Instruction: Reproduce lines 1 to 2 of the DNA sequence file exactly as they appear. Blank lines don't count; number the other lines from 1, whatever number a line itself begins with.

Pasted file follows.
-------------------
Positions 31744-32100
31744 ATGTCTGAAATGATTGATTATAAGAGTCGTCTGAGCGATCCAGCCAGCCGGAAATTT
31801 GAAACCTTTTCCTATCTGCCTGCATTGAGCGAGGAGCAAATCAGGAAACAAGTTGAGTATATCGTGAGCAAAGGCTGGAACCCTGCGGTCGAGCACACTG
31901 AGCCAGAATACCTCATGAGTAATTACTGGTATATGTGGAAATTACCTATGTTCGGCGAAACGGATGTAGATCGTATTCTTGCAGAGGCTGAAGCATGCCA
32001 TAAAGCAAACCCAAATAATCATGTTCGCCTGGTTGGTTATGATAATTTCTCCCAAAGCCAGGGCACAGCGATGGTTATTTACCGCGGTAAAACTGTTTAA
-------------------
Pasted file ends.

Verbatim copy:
Positions 31744-32100
31744 ATGTCTGAAATGATTGATTATAAGAGTCGTCTGAGCGATCCAGCCAGCCGGAAATTT